CHRISTIANE AMANPOUR CNN SEGMENTS (TV)

Summary

This tape includes segments of various Christiane Amanpour CNN news reports.

In the first segment, a CNN Time clip from 1998, Amanpour has an exclusive conversation with Jordan's King Hussein, his first major interview since undergoing cancer treatment. During the conversation, Hussein touches on: changing the line of succession from his brother Hassan to his son Abdullah; his return to Jordan after his treatment in the United States and the ceremony in the streets that followed; his wife Queen Noor and the struggles she has faced due to his cancer; what he was thinking about while in the United States; the future of Jordan; other issues of major importance -- cancer, AIDS, terrorism -- to the future of the world; whether he still believes Iraq needs new leadership instead of Saddam Hussein; how he tries to bring peace to the Middle East; and his legacy and "battles" he still wants to win.

In the second segment, Amanpour is interviewed by Amy Eldon about such topics as: the American military tracking her movements; her pride in her Bosnian war coverage; the "journalism of attachment"; how she keeps her objectivity; her pointed question to President Bill Clinton regarding America's policy on Bosnia and "constant flip-flops"; being a "laptop bombadier"; and her insights into the death at age twenty-two of news photographer Dan Eldon, brother to Amy, when a mob in Somalia attacked him.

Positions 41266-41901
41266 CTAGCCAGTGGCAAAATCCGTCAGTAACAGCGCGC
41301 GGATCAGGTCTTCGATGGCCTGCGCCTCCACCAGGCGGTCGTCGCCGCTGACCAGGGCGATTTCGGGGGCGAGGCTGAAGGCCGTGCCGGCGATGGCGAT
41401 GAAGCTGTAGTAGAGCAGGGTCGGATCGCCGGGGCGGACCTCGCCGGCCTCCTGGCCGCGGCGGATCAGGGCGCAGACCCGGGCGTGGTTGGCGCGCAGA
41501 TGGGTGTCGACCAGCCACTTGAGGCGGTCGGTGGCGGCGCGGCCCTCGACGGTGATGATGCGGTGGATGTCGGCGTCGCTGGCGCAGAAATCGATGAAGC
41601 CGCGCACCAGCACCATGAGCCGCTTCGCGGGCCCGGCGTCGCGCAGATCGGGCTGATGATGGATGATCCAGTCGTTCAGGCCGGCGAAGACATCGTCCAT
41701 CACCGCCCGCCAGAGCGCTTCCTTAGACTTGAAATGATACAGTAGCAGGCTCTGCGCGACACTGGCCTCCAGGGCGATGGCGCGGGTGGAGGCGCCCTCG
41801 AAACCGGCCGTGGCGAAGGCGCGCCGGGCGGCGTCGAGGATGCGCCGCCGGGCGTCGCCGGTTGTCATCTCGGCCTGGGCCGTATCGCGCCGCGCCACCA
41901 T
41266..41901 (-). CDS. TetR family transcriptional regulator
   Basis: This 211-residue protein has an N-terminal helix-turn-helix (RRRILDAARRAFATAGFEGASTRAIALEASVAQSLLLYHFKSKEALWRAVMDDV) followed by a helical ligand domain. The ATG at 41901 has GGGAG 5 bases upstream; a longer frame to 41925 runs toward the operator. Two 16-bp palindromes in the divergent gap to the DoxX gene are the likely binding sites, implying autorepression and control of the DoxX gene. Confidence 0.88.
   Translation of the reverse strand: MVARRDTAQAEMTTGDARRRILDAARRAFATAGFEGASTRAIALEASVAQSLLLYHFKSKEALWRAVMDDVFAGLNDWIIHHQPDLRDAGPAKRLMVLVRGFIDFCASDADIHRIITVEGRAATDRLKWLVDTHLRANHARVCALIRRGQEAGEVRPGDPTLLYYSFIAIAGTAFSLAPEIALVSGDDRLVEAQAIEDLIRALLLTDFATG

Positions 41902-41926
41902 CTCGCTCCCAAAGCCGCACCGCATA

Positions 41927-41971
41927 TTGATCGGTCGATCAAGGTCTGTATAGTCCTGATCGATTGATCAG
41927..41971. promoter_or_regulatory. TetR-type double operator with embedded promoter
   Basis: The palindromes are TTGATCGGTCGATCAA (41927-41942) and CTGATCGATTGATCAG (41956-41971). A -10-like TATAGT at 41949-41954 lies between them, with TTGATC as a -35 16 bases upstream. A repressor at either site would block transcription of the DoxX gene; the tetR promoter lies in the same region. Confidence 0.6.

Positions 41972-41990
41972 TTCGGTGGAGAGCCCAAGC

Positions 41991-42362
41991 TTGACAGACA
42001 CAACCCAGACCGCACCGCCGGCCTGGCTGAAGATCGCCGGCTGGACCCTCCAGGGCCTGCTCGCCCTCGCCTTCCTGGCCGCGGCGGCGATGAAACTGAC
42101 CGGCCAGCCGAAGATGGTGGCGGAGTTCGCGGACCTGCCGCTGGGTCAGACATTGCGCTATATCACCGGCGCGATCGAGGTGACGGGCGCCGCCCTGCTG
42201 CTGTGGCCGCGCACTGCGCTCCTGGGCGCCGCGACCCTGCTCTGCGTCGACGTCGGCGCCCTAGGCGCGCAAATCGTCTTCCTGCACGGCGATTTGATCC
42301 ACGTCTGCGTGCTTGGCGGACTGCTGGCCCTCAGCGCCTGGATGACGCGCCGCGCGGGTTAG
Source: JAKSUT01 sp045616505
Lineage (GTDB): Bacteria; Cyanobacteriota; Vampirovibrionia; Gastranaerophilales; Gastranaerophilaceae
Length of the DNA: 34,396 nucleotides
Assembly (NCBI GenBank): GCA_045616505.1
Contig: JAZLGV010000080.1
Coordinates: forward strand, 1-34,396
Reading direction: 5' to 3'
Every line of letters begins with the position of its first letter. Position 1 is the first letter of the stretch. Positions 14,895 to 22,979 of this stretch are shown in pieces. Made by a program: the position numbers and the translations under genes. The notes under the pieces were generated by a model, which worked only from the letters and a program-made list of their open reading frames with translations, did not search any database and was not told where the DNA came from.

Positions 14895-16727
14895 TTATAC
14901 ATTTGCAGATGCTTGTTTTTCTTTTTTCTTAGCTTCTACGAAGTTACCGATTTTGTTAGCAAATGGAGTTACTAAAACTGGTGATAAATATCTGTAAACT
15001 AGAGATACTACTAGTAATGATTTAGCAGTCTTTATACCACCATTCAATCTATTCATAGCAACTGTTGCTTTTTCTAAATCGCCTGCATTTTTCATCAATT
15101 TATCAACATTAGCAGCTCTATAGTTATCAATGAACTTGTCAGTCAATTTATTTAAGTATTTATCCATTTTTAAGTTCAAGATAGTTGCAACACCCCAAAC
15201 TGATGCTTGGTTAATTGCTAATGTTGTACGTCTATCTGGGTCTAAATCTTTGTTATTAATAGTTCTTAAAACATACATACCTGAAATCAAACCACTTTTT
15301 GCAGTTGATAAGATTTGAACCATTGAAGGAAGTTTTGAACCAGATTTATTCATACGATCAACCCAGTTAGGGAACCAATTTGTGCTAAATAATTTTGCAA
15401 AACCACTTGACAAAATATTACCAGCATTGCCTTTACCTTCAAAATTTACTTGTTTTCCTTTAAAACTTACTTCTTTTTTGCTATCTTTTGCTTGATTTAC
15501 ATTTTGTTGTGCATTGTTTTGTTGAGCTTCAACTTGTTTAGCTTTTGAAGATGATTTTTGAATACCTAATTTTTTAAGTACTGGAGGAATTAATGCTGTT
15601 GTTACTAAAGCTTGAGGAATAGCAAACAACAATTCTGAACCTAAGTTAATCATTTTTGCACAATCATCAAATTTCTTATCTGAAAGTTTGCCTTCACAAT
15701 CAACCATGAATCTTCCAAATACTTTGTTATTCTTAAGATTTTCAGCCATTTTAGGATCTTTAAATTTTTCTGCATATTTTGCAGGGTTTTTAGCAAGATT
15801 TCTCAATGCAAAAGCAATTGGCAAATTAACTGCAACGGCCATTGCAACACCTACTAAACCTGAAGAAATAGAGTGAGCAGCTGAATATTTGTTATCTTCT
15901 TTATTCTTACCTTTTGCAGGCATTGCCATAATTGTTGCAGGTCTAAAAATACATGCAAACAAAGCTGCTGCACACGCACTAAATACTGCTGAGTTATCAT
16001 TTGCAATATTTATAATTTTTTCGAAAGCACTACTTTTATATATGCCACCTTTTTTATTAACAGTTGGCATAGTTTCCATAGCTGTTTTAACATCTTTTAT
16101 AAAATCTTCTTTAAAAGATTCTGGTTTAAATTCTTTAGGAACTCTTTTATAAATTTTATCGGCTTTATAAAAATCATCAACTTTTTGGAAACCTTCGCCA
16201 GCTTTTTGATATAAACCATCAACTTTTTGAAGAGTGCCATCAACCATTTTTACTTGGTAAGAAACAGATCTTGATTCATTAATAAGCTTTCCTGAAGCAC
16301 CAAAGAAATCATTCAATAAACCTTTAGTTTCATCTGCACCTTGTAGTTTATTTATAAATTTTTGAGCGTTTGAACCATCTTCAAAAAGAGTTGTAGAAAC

In the third segment, a CNN special report from January 7, 1998, Amanpour has a conversation with the president of Iran, Mohammad Khatami. Khatami touches on such topics as: his "historic message" to the people of America; his analysis of the American civilization; how humanity can find happiness; how Iran has struggled with its own liberty over the last two centuries; the concerns of the average American when it comes to Iran, precipitated by the taking of American hostages at the start of the Iranian Islamic revolution; analyzing Iran's behavior in the past; the "new chapter" in relations between America and Iran; whether he is prepared to have a dialogue with the American government about issues that concern him; America's "hostile" policies toward Iran; where a discourse between America and Iran might lead; whether Iran supports terrorism and what he would do if he found that to be the case; whether he condemns terrorism; whether what often happens on the streets of Israel is terrorism; whether Iranian officials engage in surveillance against Americans; his opposition to the current Middle East peace process while refusing to get his country involved in the Palestinian situation; how to establish lasting peace in the Middle East; Iran's nuclear program and whether he would allow it to be monitored by the International Atomic Energy Agency; his ability to implement foreign policy; opposition to his policies from certain factions; and where Iran may be one year from now. Afterward, senior White House correspondent Wolf Blitzer discusses the U.S. State Department's reaction to Khatami's statements.